In a letter to President Joe Biden, 21 state attorney generals voiced opposition to what they say is unlawful regulatory guidance recently issued by the Equal Employment Opportunity Commission (EEOC) and the U.S. Department of Education.
Georgia Attorney General Chris Carr said the new guidelines attempt to force radical changes on nearly every employer and school across the nation.
“The administration is willfully ignoring the rule of law by unilaterally plunging ahead with this unlawful regulatory guidance,” Carr said in a news release. “We object to their politically driven and callous disregard for the established process here.”
From the release:
In the letter, the attorneys general object to the federal agencies’ disregard for procedural safeguards and democratic accountability in their interpretation and application of Bostock v. Clayton County. Instead of involving states, localities, and stakeholders, the EEOC and Department of Education instead choose to disregard the rule of law and obstruct public notice and participation in the regulatory process. Yet, as the attorneys general write, “Americans are not passive recipients of the law, but rather active participants in the process of its creation and revision.”
On June 15th, without approval from other commissioners or the public, the EEOC Chairwoman issued technical guidance dictating that employers cannot protect the privacy of their employees and their ability to utilize sex-specific bathrooms or locker rooms. The guidance relies on Bostock, even though the Supreme Court’s narrow decision on employment discrimination expressly declines to address “sex-segregated bathrooms, locker room, and dress codes.”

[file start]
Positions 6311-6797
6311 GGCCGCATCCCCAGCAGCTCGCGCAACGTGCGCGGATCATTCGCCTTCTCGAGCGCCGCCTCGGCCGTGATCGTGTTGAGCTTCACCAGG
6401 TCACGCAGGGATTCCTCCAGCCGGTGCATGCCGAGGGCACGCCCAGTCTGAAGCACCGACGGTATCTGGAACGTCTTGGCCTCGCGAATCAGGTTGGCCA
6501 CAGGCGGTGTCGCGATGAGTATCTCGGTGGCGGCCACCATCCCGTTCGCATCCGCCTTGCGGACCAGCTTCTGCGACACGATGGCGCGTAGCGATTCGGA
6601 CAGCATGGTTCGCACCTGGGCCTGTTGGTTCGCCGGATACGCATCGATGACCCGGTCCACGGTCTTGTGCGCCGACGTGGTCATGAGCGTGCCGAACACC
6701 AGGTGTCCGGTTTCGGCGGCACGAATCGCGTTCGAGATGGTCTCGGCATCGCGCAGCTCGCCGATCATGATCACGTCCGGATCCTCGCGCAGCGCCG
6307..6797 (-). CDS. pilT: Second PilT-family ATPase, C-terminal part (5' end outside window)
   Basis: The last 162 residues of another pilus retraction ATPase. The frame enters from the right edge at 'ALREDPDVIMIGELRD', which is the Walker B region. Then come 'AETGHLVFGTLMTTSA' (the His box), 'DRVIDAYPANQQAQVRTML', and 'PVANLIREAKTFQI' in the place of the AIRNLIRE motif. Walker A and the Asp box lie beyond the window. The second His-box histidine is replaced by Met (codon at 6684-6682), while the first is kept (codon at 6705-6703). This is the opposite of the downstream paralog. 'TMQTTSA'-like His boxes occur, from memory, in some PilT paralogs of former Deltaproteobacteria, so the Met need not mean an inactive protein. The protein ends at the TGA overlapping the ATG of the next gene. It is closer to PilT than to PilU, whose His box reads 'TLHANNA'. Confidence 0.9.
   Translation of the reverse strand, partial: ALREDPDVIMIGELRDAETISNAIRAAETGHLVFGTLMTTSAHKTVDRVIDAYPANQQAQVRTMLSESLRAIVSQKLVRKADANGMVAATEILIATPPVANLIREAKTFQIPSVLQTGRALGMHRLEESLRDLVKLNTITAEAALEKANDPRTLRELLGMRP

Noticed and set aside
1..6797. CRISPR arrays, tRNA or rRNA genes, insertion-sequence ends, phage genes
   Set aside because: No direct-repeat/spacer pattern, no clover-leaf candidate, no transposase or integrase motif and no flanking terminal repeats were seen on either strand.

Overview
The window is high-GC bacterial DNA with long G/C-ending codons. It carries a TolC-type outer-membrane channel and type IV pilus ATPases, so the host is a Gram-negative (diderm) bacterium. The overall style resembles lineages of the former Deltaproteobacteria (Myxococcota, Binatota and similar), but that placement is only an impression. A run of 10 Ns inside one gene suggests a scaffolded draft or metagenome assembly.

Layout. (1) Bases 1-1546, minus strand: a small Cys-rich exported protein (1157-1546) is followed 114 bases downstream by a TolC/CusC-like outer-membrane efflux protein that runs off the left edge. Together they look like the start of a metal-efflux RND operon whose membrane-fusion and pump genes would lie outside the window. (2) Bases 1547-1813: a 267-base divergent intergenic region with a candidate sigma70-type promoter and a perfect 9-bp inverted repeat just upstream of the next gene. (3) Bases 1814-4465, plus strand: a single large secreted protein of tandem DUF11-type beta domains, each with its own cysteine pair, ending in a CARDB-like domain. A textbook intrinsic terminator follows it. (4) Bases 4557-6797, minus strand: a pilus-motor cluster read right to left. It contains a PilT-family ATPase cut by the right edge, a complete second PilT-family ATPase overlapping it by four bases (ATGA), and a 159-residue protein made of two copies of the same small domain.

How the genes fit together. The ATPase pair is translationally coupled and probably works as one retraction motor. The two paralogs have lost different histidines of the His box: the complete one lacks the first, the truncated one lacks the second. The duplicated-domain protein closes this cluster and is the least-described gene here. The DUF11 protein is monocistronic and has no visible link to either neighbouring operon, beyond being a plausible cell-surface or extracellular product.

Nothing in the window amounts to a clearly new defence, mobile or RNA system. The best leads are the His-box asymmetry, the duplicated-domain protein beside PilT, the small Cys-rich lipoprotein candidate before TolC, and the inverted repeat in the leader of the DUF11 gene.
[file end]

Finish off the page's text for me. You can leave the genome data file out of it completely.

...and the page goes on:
Similarly, reaching well beyond Bostock, the Department of Education announced on June 16th that it will interpret Title IX, a federal law that prohibits sex-based discrimination in any school or education program that receives federal money, in a way that prevents schools from preserving the privacy of middle school and high school students by ensuring they can use sex-specific showers, locker rooms, and restrooms. “This is a matter of concern for millions of students and parents who appreciate the availability of private facilities for bathing and changing at school,” write the attorneys general.
The group also responds to the agencies’ claim that using biologically accurate pronouns could violate the law: “With respect to pronouns, the EEOC’s guidance comes across as an effort to leverage the authority of the federal government to chill protected speech disfavored by your administration.”
The coalition includes the following state’s general in addition to Georgia: Alabama, Alaska, Arizona, Arkansas, Idaho, Indiana, Kansas, Kentucky, Louisiana, Mississippi, Missouri, Montana, Nebraska, Ohio, Oklahoma, South Carolina, South Dakota, Tennessee, Texas, and West Virginia.